A fee that is nonrefundable in whole or in part shall be agreed to in a writing, signed by the client, that explains the intent of the parties as to the nature and amount of the nonrefundable fee.

Given the pro se nature of the losing party in the matter and the small stakes involved, it seems unlikely that the case will go to the Tennessee Supreme Court where there would be an opportunity to make clear that a nonrefundable fee has to comply with RPC 1.5(f).  So, hopefully, over time there will not be any further appellate opinions in Tennessee that tackle this kind of matter without acknowledging the rule.

Until such time, the safer course for lawyers is to make sure to comply with the rule because it is hard to decipher a way that satisfying the rule would not also satisfy the Court of Appeals’ three-part test.  (Although insisting on saying that the fee has to be “just and reasonable” when the rule only requires that it be “reasonable” as explaned in cmt. [4a] to the rule at least creates a smidgen of doubt,)  The converse is not as clear particularly if you look at the language of the letter in Guo, take heed of footnote 2 in that opinion, and analyze the requirement in the rule that the writing has to “explain() the intent of the parties as to the nature and amount” of the nonrefundable fee.

Learn something new every day. Or two things. Or three things. I’m not your boss.

About a week or so ago, I learned something new about South Carolina’s ethics rules – thanks to the law-student-powered blog of the University of Miami (FL) School of Law, Legal Ethics in Motion.  They wrote about a South Carolina federal court case in which a motion to disqualify premised on South Carolina Rule 1.18 was denied.  I learned a second new thing about South Carolina’s ethics rules in reading that opinion.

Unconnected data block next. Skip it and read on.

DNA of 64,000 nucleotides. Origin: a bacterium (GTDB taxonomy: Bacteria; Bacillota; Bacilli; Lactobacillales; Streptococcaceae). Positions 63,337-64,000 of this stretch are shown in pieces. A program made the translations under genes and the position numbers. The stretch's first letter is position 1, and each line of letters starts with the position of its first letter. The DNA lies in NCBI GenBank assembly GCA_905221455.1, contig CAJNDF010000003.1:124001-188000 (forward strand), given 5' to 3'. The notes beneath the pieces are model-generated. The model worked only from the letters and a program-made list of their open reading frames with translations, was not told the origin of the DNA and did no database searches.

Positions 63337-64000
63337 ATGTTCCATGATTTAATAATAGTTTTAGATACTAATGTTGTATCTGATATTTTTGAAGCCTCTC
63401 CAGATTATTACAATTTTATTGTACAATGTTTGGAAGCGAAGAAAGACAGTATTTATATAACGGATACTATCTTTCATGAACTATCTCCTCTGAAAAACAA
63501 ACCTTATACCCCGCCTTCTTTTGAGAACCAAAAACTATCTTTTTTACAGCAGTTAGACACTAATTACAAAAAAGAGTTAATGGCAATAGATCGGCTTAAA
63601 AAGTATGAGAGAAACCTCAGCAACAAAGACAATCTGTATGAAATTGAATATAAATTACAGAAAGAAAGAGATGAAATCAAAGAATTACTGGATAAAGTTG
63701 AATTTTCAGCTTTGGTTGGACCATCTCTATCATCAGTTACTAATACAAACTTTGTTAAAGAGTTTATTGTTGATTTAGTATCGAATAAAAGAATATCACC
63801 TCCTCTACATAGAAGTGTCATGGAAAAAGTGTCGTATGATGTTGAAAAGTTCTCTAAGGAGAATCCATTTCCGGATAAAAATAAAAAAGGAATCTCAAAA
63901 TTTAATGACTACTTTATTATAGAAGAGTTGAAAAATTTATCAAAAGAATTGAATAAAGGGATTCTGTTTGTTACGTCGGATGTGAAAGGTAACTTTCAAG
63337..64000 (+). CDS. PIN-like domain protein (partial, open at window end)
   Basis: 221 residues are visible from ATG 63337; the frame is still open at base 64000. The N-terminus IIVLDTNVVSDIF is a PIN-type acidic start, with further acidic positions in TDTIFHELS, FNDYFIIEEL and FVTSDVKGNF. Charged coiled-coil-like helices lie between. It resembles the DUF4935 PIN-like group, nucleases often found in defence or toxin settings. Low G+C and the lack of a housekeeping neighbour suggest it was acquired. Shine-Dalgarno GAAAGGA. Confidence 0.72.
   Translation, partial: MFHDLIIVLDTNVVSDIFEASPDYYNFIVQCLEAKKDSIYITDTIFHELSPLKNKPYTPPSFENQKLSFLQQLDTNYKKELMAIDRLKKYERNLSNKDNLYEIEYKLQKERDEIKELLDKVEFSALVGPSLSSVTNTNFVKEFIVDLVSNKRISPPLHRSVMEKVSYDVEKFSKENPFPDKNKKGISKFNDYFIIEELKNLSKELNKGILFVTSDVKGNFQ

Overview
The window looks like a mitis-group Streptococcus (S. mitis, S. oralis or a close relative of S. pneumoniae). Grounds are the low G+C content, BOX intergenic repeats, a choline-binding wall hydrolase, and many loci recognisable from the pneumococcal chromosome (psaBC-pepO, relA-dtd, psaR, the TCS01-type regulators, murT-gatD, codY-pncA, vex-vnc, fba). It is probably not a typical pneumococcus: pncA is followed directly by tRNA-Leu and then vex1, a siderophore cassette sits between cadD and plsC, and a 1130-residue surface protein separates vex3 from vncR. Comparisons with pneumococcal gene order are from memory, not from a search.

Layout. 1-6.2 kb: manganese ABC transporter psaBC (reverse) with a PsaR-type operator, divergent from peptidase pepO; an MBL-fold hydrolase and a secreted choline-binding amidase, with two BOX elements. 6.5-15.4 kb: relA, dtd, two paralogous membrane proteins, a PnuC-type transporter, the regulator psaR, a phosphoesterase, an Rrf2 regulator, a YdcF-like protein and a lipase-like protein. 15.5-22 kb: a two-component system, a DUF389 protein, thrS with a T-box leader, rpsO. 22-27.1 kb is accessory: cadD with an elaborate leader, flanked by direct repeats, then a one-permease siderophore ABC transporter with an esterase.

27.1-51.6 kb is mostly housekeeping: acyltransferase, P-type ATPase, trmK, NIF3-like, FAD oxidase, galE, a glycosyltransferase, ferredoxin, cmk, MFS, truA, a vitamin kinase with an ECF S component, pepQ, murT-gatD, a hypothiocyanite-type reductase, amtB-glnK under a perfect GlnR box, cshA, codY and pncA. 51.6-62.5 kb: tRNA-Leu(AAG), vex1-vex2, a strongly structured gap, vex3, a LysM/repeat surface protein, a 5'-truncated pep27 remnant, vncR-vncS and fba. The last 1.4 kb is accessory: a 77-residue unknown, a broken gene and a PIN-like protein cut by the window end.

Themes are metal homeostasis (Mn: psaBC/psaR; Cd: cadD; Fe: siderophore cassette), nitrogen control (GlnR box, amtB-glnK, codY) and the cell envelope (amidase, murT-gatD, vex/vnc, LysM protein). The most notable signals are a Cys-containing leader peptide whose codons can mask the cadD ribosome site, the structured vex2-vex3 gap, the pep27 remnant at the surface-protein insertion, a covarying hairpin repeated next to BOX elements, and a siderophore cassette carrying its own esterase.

The first new thing I learned about South Carolina was that it has a weird-ish wrinkle in its Rule 1.18(a).

Most jurisdictions, including Tennessee, follow the lead of ABA Model Rules and have a version of Rule 1.18(a) that defines a “prospective client” as someone who “consults with” or “discusses with” a lawyer the “possibility of forming a client-lawyer relationship with respect to a matter.”

South Carolina, however, takes a different approach.  Its RPC 1.18(a) reads as follows:

A person with whom a lawyer discusses the possibility of forming a client-lawyer relationship with respect to a matter is a prospective client only when there is a reasonable expectation that the lawyer is likely to form a relationship.

Now, that “only when there is a reasonable expectation that the lawyer is likely to form a relationship” language can have some obvious benefits in avoiding having to deal with certain situations where most folks would agree that the array of protections afforded to a person as a prospective client under RPC 1.18 just shouldn’t come into existence.  Like, if the only reason someone is reaching out is to get a lawyer disqualified – usually just dealt with through language in the Comment — this language should suffice to prevent RPC 1.18 protection from coming to pass.  Likewise, if say a person a lawyer has never met before calls out of the blue and starts running on at the mouth about their case before the lawyer could get a word – like “stop” – in edgewise, this rule’s “reasonable expectation” and “likely to form” language would be a very good tool for shutting down any RPC 1.18 argument.